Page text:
MYKI customers in Bittern hoping for an easy way to manage their accounts are getting short shrift from the Department of Transport, a potential retailer says.
Despite regular pleas to the department to provide myki top-up and myki purchasing services suitable to the size of the population of the area and its ageing demographic, Bittern Post Office’s Jack McCarthy said none had been forthcoming.
Bittern Post Office is opposite Bittern train station and beside a bus stop – a location ideal for the purpose.
“We regularly have customers asking if they can top-up or buy a new myki from us,” Mr McCarthy said. “Unfortunately, we don’t offer this service and the only place from Tyabb to Stony Point that does is the 7-11 near the Hastings Bunnings.
“This is nowhere near a train station or a bus stop making it inaccessible to those using public transport and is inaccessible to pedestrians.”
Mr McCarthy said the department’s intransigence meant 20-plus kilometres of the public rail system were “without a service for people wanting to buy a myki ticket from a person”.
“And it’s the same for the 782 and 783 bus services in this area,” he said.
Mr McCarthy said he used to direct myki inquiries to the newsagent on High Street, Hastings, but the shop closed down last year. He said the IGA supermarket used to offer myki services, too, but that stopped a few years ago.
“Most of the myki inquiries I receive are from members of the community who will not be using the PTV Android-only app – the PTV website to purchase myki tickets,” he said. “Understandably, many won’t give bank card details over the phone, and the card vending machines are as difficult to use as an App for the older members of our community – especially in direct sunlight.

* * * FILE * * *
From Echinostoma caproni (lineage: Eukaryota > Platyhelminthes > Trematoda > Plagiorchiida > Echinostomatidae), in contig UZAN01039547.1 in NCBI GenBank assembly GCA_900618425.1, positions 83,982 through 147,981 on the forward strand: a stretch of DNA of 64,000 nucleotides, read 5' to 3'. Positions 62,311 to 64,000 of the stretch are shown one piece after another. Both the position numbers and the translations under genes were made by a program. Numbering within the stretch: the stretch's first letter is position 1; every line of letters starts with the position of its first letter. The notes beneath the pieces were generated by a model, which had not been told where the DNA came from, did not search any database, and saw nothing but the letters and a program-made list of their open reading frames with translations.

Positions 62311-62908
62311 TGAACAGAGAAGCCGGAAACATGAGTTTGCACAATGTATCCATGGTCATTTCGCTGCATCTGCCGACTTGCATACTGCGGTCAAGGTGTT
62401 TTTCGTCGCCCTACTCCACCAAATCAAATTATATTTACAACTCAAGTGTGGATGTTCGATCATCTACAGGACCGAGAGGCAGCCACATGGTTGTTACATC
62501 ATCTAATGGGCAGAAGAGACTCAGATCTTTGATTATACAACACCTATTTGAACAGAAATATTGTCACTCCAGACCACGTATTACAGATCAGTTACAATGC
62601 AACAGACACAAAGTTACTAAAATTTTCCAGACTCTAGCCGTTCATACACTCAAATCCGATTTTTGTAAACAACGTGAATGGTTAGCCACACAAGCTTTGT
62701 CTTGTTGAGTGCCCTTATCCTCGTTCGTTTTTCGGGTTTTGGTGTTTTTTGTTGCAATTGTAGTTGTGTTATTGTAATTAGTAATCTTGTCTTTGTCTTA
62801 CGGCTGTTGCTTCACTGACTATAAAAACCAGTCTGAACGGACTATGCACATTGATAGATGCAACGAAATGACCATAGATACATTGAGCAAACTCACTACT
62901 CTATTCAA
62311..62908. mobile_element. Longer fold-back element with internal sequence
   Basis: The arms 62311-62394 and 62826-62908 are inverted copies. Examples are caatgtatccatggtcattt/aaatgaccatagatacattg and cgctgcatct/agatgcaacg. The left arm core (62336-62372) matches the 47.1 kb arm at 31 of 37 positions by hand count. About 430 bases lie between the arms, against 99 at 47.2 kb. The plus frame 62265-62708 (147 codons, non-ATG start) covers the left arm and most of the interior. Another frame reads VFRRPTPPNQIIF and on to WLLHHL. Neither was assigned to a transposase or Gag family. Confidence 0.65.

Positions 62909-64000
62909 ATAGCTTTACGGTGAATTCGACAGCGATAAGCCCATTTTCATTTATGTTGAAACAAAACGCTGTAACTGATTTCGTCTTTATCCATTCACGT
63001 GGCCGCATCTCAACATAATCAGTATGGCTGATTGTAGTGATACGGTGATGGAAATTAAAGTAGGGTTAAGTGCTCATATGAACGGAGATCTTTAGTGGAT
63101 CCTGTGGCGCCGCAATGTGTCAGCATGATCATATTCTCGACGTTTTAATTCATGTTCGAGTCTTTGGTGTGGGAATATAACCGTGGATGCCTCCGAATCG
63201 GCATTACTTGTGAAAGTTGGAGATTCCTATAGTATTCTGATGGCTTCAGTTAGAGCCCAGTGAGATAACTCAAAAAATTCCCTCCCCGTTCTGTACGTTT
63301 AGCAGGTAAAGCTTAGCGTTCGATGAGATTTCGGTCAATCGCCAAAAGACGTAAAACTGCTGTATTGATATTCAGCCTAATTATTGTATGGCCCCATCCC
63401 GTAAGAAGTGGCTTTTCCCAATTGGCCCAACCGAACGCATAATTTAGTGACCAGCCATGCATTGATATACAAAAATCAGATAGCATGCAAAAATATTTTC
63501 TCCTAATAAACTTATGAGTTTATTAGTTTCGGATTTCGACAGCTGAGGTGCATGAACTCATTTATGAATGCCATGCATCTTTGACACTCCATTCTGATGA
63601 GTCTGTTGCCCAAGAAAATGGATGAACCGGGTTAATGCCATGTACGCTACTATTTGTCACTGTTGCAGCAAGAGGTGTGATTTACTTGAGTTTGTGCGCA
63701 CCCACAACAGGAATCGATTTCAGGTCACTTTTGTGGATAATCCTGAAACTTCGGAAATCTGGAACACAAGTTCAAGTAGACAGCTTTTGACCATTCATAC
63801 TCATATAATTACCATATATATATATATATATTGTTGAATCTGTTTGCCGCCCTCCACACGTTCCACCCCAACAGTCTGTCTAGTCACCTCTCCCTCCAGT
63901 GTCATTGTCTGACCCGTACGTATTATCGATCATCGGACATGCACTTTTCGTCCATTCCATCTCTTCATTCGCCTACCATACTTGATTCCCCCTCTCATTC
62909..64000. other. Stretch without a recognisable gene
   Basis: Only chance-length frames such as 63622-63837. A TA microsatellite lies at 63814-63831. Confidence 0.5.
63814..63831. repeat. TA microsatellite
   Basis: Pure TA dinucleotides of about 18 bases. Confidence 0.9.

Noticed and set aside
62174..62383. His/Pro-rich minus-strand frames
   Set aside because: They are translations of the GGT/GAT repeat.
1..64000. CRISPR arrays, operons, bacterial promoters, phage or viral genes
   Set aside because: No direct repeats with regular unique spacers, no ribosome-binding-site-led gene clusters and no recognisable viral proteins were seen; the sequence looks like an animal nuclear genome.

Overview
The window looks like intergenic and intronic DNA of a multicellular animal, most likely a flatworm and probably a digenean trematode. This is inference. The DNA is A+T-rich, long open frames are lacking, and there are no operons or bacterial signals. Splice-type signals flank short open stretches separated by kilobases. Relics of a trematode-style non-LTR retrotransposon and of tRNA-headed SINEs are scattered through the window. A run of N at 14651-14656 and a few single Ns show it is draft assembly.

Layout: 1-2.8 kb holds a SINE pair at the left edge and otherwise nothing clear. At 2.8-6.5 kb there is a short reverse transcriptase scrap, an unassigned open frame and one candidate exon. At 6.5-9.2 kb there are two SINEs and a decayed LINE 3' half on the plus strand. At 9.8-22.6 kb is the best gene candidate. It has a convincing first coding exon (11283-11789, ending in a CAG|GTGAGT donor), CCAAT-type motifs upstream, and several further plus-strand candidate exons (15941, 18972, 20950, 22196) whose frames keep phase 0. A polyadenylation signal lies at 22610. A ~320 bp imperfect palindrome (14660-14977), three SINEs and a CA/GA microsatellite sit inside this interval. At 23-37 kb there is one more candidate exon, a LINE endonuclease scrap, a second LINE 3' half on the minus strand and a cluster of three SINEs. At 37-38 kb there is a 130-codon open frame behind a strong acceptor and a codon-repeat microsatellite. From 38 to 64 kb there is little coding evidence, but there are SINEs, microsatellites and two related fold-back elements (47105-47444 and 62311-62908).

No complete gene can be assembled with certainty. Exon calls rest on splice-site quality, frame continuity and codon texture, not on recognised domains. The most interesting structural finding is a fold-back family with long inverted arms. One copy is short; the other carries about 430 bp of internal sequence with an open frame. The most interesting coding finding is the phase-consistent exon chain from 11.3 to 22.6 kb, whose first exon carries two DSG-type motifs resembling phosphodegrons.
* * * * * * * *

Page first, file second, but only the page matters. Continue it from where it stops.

“These people just want to buy or top-up their myki from a person so they can confidently purchase what they need. This is a luxury afforded in other areas – but not Western Port.”
Hastings MP Neale Burgess wrote to transport minister Melissa Horne to complain about the lack of myki sales outlets and was told: “Currently PTV is satisfied with the myki offerings in this location”.
Ms Horne said: “I appreciate Mr and Mrs McCarthy’s advocacy for their local community, and their interest in the Bittern Post Office becoming an approved myki retail outlet.
“The Department of Transport confirmed IGA Bittern is no longer selling myki. As a result, DoT evaluated the area, taking account of existing myki offerings, geographic location and public transport services.
“DoT determined that existing avenues for purchasing and topping up myki cards adequately catered for public transport users in the area. Data showed retail sales had been low compared to other channels for purchasing and topping up myki.
“DoT advised that passengers can buy and top up myki on board buses (using up to $20 cash), at the card vending machine at Bittern station, online at ptv.vic.gov.au, and by contacting the call centre on 1800 800 007.
“Also, passengers with an Android smartphone can use their phone to pay for travel using mobile myki.
“DoT is aware the local Bittern card vending machine has been vandalised in the past. I understand it was replaced within four hours of DoT being notified in June 2019.”
Mr Burgess said the reply showed the state government was “badly neglecting our part of the state”.
“Unfortunately, recognising what the problem is, and who is to blame, won’t overcome the serious challenges many within our community currently face just to buy a public transport ticket,” Mr Burgess said.
Mr McCarthy agreed: “The community is not satisfied. Despite losing the newsagency and the IGA outlets, PTV has not replaced one of these myki outlets. The profits from such a service might be negligible, and I’ve given up getting the service for my store. But the people that need this service have been forgotten, and are now being actively ignored.”
Mr McCarthy said posters around the Bittern shopping centre asking the community how the peninsula’s bus service could be improved were prescient. “Many members of our community have no way of using these bus services without a myki retailer,” he said. “This is no doubt a contributing factor to the failing bus service.”